UTHSCT’s new and expanded ICU designed by physicians and nurses to provide the best in patient-centered care
Friday, February 05, 2010
The new intensive care unit (ICU) at The University of Texas Health Science Center at Tyler was designed to provide the best possible environment for healing.
Planned with patient comfort and safety in mind, its larger-than-standard rooms house equipment ceiling booms to reduce clutter and allow better access to patients in an emergency situation.
Large windows allow sunlight to flow into each room, thus enhancing the healing environment.
The new 14-bed ICU covers 15,000 square feet on the second floor of the patient tower, Building A on the UTHSCT campus. Renovations of the space began Sept. 1, 2009.
About 100 people attended the dedication of the new ICU held Thursday, Feb. 4, 2010.
They included members of the UTHSCT Development Board, as well as UTHSCT supporters, donors, and employees.
UTHSCT Development Board Chairman Herb Buie, Tyler Mayor Barbara Bass, UTHSCT Vice President and Chief Development Officer Mac Griffith, and UTHSCT Vice President and Chief Operating Officer Rob Marshall spoke briefly at the dedication.
"This ICU was designed by our physicians and nurses, who worked directly with architects and contractors to create a patient-centered unit. They gave us insight into how a well-designed ICU can help them take better care of patients,” Marshall said.
“For example, all the medical technology used to care for the patient is located around the patient’s bed and can be easily moved if need be,” Marshall said.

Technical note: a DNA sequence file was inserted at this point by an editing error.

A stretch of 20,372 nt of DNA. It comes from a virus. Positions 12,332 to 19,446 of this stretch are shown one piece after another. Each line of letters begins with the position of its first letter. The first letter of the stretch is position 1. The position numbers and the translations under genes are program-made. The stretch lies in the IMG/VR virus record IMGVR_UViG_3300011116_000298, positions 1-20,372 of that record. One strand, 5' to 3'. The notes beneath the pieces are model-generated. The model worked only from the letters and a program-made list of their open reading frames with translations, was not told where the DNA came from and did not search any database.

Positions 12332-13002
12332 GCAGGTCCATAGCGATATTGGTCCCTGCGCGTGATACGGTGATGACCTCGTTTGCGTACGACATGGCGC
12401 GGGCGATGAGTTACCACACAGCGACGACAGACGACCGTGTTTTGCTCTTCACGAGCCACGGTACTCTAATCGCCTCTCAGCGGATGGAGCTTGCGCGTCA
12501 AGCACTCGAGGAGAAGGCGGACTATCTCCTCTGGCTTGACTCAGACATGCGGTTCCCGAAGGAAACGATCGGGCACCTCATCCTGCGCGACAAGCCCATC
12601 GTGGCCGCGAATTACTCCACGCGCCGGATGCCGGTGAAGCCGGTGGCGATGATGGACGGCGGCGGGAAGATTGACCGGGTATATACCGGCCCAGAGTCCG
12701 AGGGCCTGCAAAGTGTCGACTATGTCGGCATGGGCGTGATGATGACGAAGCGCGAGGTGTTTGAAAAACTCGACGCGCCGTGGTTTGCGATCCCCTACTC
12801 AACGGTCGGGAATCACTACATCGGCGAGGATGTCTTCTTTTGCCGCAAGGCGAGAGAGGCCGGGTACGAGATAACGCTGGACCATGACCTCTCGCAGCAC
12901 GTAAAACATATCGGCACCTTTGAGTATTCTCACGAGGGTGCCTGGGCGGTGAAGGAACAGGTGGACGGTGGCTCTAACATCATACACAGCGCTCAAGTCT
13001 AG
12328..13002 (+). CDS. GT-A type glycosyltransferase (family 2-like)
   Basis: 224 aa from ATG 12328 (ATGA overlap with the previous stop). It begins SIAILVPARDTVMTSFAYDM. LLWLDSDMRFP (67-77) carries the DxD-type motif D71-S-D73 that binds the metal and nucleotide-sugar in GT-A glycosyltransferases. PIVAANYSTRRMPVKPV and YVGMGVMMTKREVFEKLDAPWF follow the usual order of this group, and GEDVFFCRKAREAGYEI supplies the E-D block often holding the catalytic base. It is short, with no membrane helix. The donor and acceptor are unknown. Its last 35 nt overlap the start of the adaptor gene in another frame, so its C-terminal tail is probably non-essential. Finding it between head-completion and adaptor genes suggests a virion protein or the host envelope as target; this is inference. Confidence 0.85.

In addition, physicians, nurses, and other medical professionals stationed at the ICU’s central console have clear lines of sight into each patient room.
The ICU features an advanced ventilation system that can provide fresh air exchanges up to 19 times an hour as compared with the typical 12 times an hour in most ICU patient rooms.
It also has an independent power supply, and a self-contained heating and air conditioning system in the event the rest of UTHSCT campus would lose power.
State Rep. Tommy Merritt, R-Longview, was one of the local officials who attended the dedication.
“UTHSCT President Dr. Kirk Calhoun and the UTHSCT staff are to be commended for their outstanding efforts in developing a premier healthcare and medical research facility,” Rep. Merritt said after the ceremony.
“I am proud to work on behalf of the UTHSCT in the Legislature and look forward to the groundbreaking of the Texas State Veterans Home," he added."
The long-term care facility for veterans is being constructed on 20 acres donated by UTHSCT. It is funded by the U.S. Department of Veterans Affairs and the Texas Veterans Land Board.
For 60 years, The University of Texas Health Science Center at Tyler has provided excellent patient care and cutting-edge treatments, specializing in pulmonary disease, cancer, heart disease, primary care, and the disciplines that support them. With an operating budget of more than $125 million and biomedical research funding that exceeds $10 million annually, UTHSCT has a major economic impact on East Texas. Its two medical residency programs – in family medicine and occupational medicine – provide doctors for many communities in East Texas and beyond.